Andrei Loktionov was omitted from the names engraved on the Cup, causing much confusion and anger.
The sticking point is that exceptions were made for two players who had participated in far fewer games. Rich Hammond of the LA Kings Insider had this explanation today:
The Kings did not petition the league to have him included on their list, apparently because they knew his chances were quite slim. Personally, I would have tried to petition for him, but it’s true that his chances wouldn’t have been good. In 2010-11, Steven Kampfer played 38 regular-season games for Boston (one fewer than Loktionov last season). The Bruins petitioned the league to include him and they were denied. The Kings were able to petition to get the names of Davis Drewiske and Kevin Westgarth on the Cup, because they were a part of the team for the entire season.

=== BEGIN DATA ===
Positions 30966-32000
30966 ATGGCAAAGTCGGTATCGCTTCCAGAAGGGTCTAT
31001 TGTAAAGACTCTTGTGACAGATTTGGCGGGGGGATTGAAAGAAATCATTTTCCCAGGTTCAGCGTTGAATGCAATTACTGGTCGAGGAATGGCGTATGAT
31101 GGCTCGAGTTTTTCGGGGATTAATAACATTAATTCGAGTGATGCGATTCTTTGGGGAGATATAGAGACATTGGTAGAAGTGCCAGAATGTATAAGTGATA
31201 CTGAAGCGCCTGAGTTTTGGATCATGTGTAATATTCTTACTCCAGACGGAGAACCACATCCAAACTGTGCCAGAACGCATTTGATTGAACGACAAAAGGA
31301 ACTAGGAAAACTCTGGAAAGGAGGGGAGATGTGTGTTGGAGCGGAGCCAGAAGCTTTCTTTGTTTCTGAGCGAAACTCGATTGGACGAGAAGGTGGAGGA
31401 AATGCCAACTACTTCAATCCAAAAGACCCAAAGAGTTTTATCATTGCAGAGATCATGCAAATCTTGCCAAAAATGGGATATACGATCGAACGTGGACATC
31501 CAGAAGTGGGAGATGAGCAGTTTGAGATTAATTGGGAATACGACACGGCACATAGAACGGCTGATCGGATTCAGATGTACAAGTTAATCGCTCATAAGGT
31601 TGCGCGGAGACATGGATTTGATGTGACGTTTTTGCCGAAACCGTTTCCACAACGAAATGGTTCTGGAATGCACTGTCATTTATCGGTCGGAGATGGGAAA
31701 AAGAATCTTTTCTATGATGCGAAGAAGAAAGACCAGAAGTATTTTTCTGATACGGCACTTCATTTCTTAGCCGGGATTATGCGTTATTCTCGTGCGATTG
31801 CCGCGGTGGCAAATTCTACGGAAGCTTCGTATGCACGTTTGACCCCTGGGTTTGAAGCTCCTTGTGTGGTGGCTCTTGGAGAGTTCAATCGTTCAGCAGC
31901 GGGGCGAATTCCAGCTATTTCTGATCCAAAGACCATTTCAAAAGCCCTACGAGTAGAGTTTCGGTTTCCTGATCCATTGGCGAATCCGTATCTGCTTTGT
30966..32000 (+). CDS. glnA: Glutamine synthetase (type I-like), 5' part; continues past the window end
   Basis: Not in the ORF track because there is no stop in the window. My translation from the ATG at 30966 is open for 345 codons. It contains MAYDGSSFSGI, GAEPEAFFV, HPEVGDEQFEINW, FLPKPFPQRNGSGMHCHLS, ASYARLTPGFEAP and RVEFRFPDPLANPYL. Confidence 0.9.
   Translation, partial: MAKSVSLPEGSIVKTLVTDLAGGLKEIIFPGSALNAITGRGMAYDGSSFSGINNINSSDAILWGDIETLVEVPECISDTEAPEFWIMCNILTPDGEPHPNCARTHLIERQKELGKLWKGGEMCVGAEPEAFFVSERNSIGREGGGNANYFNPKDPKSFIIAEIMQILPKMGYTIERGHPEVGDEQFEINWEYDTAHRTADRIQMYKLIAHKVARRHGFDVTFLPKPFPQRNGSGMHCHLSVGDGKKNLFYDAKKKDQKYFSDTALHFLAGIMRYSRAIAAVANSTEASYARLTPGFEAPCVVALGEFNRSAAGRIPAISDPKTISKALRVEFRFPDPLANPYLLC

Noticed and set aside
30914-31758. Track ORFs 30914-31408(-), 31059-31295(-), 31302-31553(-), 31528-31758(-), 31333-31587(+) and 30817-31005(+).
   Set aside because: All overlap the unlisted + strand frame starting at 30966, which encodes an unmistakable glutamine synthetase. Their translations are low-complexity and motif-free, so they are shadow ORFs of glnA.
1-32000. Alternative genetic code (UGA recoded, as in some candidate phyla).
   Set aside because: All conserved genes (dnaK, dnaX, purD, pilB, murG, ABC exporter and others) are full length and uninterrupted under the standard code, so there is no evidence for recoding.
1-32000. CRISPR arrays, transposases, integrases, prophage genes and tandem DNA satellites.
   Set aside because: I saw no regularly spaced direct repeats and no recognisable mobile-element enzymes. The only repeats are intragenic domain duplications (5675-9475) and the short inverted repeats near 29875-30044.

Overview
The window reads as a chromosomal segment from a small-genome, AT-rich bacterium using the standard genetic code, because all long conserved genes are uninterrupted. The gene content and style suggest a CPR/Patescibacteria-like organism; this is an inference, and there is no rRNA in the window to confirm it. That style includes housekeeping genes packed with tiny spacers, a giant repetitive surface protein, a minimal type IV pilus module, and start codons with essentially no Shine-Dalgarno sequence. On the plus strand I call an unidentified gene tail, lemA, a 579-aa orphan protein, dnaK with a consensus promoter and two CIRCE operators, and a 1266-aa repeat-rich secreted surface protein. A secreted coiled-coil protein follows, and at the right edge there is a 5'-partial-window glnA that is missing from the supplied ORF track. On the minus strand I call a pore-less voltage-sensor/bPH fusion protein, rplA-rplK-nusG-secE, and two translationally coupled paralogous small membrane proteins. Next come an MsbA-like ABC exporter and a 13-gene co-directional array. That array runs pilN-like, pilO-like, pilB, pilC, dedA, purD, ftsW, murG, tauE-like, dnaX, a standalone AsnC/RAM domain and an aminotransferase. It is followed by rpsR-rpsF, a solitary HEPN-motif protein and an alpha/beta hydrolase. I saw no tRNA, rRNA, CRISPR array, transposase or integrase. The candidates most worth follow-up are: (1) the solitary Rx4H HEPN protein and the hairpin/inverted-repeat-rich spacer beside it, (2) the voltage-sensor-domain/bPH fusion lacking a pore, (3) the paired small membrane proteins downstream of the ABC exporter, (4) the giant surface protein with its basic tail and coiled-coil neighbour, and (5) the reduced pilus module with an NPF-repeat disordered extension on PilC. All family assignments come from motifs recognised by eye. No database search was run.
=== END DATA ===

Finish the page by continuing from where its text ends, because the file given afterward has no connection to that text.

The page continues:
Loktionov played more games than Drewiske and Westgarth, and played in the playoffs when they did not, but his chances for petition were hopelessly slim? Drewiske and Westgarth contributed more to the team by being there every day in practice?
In what universe does this make sense?
This seems like vague nonsense. And now, they're trying to pin this on the league's standards and rules. Yesterday, the excuse proffered to the Los Angeles Times was a bit different:
It's interesting that the name of forward Andrei Loktionov was not added, even though he played 39 regular-season games and two playoff games. He wasn't on the original list and a team spokesman said Loktionov didn't qualify based on the criteria the team had set internally.
So Loktionov didn't fit the Kings' criteria either, eh? Great, now everything's perfectly clear.
If the league has contradictory standards about the regular qualification rule being cancelled out by participating in practice, that is odd. I don't begrudge Drewiske or Westgarth their chance to be included, but the contributions of players like Loktionov and Kampfer shouldn't be treated so lightly. I think all players who stepped foot on the ice should have priority.
Maybe a petition wouldn't have made it past the NHL, though they seem to have made exceptions for so many. But what's most telling to me is the fact that the Los Angeles Kings didn't even try.
This, from a team that supposedly celebrates teamwork and the contributions of all.
Shame on them.